* Senegal's colonial port comes alive for 5-day festival
* Concert headlines veteran blues artist Lucky Peterson
* Senegalese guitarist Samb seeks to "Africanise" jazz
By Emma Farge
SAINT-LOUIS, Senegal, June 12 Once a lively
French colonial trading port, the sleepy city of Saint-Louis in
West Africa's Senegal bursts into life for just a few days a
year during the annual summer jazz festival.
From dusk, jazz from the open-air concert blends with
African rhythms, and drifts off the shores of the tiny island
where the festival is held down the normally tranquil banks of
the Senegal River.
This year's headline act, African-American blues singer
Lucky Peterson, would be hard pressed to find a venue more
evocative of the suffering of slaves transported to the
Americas, widely thought to have inspired the blues more than
100 years ago, than Saint-Louis.
The pastel-coloured, rectangular shops and houses lining the
river were once the warehouses for gum, ivory as well as slaves,
bound for the Atlantic trade.
But Peterson, a former child star who says he plays blues
"with a touch of jazz, a touch of soul, a touch of funk and a
touch of gospel", was anything but melancholic on the closing
night of the festival on Sunday.
Initially hidden behind dark shades, Peterson opened on the
keys with a more than 10-minute cover of Johnny Nash's "I Can
See Clearly Now", occasionally needling the few audience members
still sitting stiff in their chairs.
He then reached for a cherry-red electric guitar for an
adrenaline-filled two-hour set peppered with numbers from his
new album 'The Son of a Bluesman', prompting a heartfelt encore.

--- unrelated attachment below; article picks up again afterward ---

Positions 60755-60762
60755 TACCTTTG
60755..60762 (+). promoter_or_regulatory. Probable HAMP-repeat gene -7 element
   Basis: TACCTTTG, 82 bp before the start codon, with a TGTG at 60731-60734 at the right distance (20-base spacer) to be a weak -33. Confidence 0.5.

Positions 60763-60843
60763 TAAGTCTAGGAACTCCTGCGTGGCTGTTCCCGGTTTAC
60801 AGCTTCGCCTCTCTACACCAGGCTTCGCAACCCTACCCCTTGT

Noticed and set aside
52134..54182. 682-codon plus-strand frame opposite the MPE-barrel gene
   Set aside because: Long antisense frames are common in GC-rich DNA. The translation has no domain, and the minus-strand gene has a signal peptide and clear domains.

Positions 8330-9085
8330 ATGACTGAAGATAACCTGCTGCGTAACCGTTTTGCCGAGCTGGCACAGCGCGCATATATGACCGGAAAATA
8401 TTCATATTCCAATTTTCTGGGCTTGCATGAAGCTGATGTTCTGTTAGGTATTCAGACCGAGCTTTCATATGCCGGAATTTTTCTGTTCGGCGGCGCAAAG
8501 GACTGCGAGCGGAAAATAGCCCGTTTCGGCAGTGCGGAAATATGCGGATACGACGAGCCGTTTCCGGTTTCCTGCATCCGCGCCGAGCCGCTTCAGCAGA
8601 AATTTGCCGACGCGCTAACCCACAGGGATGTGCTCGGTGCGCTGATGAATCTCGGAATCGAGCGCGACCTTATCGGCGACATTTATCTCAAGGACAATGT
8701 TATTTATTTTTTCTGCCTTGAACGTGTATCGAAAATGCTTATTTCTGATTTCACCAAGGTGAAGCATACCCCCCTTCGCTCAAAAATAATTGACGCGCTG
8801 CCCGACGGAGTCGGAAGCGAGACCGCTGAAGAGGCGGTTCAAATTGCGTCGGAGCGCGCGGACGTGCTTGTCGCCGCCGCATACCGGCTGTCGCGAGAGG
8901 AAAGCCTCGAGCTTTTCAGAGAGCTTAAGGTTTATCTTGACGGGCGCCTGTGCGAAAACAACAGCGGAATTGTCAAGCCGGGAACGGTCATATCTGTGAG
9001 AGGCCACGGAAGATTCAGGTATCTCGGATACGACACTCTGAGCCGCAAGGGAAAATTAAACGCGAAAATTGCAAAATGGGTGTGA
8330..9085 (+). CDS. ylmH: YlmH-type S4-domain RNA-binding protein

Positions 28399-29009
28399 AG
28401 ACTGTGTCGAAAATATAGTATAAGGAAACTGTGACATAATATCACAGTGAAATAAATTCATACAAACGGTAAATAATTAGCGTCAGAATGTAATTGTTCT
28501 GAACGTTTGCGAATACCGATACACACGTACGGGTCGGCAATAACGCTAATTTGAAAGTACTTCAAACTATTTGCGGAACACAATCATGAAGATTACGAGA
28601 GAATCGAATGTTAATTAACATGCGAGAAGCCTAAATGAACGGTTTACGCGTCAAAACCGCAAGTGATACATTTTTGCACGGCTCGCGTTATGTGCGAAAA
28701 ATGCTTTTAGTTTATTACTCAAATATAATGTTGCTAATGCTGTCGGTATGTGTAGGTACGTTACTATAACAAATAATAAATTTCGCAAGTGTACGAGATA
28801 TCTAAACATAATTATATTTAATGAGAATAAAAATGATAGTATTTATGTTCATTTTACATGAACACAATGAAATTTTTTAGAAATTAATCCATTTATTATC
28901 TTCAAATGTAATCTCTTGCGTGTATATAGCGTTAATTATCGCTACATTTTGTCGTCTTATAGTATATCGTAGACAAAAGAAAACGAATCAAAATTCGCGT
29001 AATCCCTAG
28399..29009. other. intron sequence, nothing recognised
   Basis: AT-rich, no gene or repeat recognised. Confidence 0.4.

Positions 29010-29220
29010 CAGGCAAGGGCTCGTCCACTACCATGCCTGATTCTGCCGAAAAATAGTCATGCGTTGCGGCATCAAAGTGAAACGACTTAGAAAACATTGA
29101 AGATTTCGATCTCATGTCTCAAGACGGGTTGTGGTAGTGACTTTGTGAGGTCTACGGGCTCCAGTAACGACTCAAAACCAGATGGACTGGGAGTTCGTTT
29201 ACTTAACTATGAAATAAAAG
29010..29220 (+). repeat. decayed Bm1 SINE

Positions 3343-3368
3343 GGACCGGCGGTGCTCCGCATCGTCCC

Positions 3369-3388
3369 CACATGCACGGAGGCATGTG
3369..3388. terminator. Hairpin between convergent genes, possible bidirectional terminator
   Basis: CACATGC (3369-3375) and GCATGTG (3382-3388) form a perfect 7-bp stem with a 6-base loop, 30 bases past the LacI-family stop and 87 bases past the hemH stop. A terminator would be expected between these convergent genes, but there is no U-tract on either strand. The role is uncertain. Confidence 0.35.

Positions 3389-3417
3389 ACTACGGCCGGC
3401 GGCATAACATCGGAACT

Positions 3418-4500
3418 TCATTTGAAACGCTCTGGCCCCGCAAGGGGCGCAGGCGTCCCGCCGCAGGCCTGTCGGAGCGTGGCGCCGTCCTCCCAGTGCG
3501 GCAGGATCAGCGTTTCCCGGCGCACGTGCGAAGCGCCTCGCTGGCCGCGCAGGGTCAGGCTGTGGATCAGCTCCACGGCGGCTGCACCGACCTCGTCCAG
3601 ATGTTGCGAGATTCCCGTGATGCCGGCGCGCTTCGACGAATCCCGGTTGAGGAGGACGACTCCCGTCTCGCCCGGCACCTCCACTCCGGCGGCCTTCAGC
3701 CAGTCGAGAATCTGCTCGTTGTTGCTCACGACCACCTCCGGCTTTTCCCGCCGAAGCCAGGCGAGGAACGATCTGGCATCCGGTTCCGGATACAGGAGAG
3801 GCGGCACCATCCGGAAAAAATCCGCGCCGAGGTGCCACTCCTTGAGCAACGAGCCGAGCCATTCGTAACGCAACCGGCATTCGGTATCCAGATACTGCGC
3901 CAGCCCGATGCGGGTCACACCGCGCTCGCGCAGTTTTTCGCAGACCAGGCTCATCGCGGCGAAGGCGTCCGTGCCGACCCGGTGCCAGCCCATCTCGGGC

"Lucky was like a man possessed. The energy was streaming
out of his pores," Ibrahima Diop, the festival president, said.
Organisers have been seeking to boost the participation of
local artists, partly to break down the local perception that
jazz and blues music, despite humble origins, is elitist.
Senegalese jazz guitarist Herve Samb was invited back to
Saint-Louis after last playing at the festival alongside
Peterson in 1993 when he was just 14 years old.
"The goal was to bring back together two exceptional
guitarists 20 years afterwards. This year's edition is all about
the comeback," said Mame Birame Seck, who selects the artists.
Twisting his hips in serpentine motions, Samb performed
long, emotional call-and-response sessions with his saxophonist
and drummer. Among the instruments in his band was the "Sabar" -
a traditional west African drum set originally used to
communicate between villages many kilometres apart.
"He played his butt off," said Peterson, summing up Samb's
For Samb, jazz, which began as a fusion between African and
European rhythms, can still be inspired by African music.
"Many fusion projects are driven by musicians outside of
African culture who don't know our music in depth. It needs to
be reversed so it's driven by us," he told Reuters.
The "comeback" theme also applies to the event itself. Now
in its 22nd year, Africa's biggest jazz festival has in the past
seen greats like Herbie Hancock but audience numbers had dipped
in recent years amid budget constraints.
While the budget this year was "just a sliver" of the 205
million CFA Franc ($424,800) that was sought, according to Diop,
ticket sales have climbed in 2014 to around 5,000 and hotels
were booked months in advance.
"We lost the confidence of a lot of our partners and now
they are coming back," Seck said.
($1 = 482.5300 Central African Cfa Franc Beacs)
(Reporting by Emma Farge; Editing by Michael Roddy and